The transparent data pipeline, assisted by an XML definition file, will organize these relational data sets into a hierarchical data set identified by the IDataSetNode interface.

Figure 4. TDP Composition.

Although the composition is taking place inside of the TDP architecture, the developer is exposed only to the XML definition file and the JSP. Because of this there seems to exist, for the developer, a transparent data pipeline between the data sources and the JSPs.

TDP Characteristics

Let's pause at this point and review the characteristics of the TDP:

  • MVC design pattern is preserved.
  • JSPs work with a uniform set of interfaces presented to them by the model.
  • The model itself is composed declaratively, assisted by an XML definition file and entities yielding relational data sets.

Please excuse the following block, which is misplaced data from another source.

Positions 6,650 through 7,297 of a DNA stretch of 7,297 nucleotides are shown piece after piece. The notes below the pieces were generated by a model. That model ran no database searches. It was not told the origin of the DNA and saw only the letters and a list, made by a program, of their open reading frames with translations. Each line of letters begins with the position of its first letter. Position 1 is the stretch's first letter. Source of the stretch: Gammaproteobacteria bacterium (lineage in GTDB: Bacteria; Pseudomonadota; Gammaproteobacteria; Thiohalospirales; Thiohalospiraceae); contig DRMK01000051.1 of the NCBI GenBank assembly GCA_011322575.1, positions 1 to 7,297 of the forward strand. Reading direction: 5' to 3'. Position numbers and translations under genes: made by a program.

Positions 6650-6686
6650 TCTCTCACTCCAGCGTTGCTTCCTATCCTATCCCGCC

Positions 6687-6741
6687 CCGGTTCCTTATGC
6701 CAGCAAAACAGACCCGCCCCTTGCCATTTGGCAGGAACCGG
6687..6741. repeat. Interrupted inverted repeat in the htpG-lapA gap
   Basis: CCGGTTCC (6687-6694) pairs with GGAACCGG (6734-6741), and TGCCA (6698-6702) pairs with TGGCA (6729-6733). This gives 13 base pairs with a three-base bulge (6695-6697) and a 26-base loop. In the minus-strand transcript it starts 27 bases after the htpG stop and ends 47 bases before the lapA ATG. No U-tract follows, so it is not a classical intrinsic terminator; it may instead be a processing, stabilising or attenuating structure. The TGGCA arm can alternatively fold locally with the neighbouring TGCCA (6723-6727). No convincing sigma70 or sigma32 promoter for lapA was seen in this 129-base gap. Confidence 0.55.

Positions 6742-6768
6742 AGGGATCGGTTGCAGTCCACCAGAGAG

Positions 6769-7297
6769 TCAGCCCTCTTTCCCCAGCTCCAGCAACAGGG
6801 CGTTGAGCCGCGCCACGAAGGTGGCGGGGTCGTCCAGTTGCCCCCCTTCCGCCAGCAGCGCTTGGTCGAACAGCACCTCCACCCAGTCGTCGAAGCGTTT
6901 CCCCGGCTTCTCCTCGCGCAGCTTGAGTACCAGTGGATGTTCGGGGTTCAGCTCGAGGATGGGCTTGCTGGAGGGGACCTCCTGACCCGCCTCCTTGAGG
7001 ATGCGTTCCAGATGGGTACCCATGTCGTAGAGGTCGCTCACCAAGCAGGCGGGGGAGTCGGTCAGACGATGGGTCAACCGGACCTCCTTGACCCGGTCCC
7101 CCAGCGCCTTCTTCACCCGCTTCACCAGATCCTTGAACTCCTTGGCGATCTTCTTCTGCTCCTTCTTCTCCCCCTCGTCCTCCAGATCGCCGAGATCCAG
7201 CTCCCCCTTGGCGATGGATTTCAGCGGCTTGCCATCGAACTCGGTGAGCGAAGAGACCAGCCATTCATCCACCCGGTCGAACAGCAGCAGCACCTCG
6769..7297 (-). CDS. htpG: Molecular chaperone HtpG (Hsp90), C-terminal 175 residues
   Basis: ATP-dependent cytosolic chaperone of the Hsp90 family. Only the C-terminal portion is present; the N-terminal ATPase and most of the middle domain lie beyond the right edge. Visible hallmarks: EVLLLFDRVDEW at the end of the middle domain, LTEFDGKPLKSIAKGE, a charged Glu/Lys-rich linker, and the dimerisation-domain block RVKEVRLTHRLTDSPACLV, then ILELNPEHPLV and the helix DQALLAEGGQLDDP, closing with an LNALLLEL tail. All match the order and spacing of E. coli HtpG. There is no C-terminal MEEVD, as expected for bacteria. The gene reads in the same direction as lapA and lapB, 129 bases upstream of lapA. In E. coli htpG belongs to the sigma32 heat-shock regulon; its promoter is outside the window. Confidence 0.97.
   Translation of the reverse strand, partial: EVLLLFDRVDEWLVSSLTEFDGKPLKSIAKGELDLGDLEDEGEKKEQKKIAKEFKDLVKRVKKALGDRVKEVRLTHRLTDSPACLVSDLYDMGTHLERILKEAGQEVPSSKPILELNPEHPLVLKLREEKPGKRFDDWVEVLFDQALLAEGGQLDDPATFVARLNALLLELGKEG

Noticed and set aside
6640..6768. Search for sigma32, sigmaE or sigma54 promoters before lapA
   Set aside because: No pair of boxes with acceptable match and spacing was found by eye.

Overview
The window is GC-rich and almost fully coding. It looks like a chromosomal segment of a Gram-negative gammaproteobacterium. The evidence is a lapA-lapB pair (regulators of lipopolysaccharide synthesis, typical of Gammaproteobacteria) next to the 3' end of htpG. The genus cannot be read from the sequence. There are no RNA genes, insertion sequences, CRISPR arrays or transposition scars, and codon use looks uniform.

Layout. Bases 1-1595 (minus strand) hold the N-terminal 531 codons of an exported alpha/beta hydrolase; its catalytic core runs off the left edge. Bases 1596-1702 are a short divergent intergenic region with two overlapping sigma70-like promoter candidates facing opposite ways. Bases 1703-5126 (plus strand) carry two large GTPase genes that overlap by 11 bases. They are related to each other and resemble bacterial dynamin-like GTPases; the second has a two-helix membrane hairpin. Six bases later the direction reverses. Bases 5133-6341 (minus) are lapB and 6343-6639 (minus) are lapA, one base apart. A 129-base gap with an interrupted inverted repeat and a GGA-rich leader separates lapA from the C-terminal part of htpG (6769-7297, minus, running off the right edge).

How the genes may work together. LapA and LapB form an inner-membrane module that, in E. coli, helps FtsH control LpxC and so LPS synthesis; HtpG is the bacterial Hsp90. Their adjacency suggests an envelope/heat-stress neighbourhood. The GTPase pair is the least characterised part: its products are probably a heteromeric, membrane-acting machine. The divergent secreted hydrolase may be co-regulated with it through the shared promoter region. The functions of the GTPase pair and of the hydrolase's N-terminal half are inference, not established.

• When applied with external entities such as stored procedures, the programming model eliminates the complete middle tier, as JSPs now can receive hierarchical data sets by simply composing the stored procedures declaratively in an XML file. This is a powerful metaphor for database shops.
  • The TDP programming model is completely open, allowing all sorts of relational adapters to be plugged in.

TDP, InfoSets AND XPath

As TDP is delivering hierarchical data sets, there is an interesting connection between TDP and XML; this is via InfoSets. The InfoSets specification recognizes that XML data is fundamentally hierarchical and hence any hierarchical data, regardless of its representation, is XML.

Because of this, many of the tools that were previously defined for XML (schemas, xdata, etc.) can now be used against hierarchical data, as long as it follows the InfoSet model. So, potentially, one can apply XPATH queries on this hierarchical data to populate HTML via JSPs.

Realizing that this hierarchical data is indeed XML, one can even turn over the presentation of this data to XSL.

Choice of Transformations

Figure 5. Choice of transformations.